In this condition of health, mental and physical, Jarvis met the plaintiff. She is said by her counsel to be an artist, who has a studio in San Francisco; a highly educated, refined, and accomplished lady. When Jarvis first made her acquaintance does not definitely appear, but it was evidently shortly after the death of his wife, when he went to consult her as a medium to find out how much money he should give his granddaughter to use. In February, after Mrs. Jarvis's death, plaintiff was giving seances at Folsom. Jarvis had induced her to go there to be developed as a medium, and gave her fifty dollars per month to come. She remained on these terms for some three months, giving seances, which were attended by Jarvis, and to which he invited his friends. The evidence shows that he had the most exalted opinion of her powers as a medium, and that he was much under her control. He said himself that she had great influence over him when she was around. There is evidence that plaintiff herself said that she believed that Jarvis was crazy, and a medium could do anything in the world with him.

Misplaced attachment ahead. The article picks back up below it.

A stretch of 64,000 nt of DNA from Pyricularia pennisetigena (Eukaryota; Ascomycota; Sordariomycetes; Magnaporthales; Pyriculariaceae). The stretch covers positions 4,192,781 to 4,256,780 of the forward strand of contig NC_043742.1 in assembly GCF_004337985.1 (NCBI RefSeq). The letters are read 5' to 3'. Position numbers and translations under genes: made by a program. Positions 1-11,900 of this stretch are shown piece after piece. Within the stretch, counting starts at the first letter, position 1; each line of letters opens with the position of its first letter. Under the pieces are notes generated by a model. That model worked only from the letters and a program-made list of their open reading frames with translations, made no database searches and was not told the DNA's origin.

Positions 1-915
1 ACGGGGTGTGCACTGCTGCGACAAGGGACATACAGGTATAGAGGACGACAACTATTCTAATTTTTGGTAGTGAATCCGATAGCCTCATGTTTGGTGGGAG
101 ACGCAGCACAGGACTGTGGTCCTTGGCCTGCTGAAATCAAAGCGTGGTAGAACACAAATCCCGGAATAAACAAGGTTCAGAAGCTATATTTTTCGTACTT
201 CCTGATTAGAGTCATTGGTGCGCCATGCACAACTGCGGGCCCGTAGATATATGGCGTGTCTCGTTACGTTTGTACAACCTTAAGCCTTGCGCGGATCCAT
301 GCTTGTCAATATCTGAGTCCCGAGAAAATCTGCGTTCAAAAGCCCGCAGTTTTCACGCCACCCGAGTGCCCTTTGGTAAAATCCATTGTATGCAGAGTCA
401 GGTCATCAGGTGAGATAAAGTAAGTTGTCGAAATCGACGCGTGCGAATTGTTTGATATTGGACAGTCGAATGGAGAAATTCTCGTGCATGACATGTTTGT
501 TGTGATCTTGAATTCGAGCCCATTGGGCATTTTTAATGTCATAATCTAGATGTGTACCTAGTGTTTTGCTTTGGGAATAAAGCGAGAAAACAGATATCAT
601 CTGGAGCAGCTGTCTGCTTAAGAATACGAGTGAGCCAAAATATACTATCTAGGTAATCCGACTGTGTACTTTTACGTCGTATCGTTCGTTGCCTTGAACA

We think this is sufficient to show that there was evidence upon which the court could find the existence of a relation of a peculiar trust and confidence between them, similar to that between a religious devotee and his spiritual adviser, and the proof of which would throw upon the plaintiff the burden of showing fair dealing.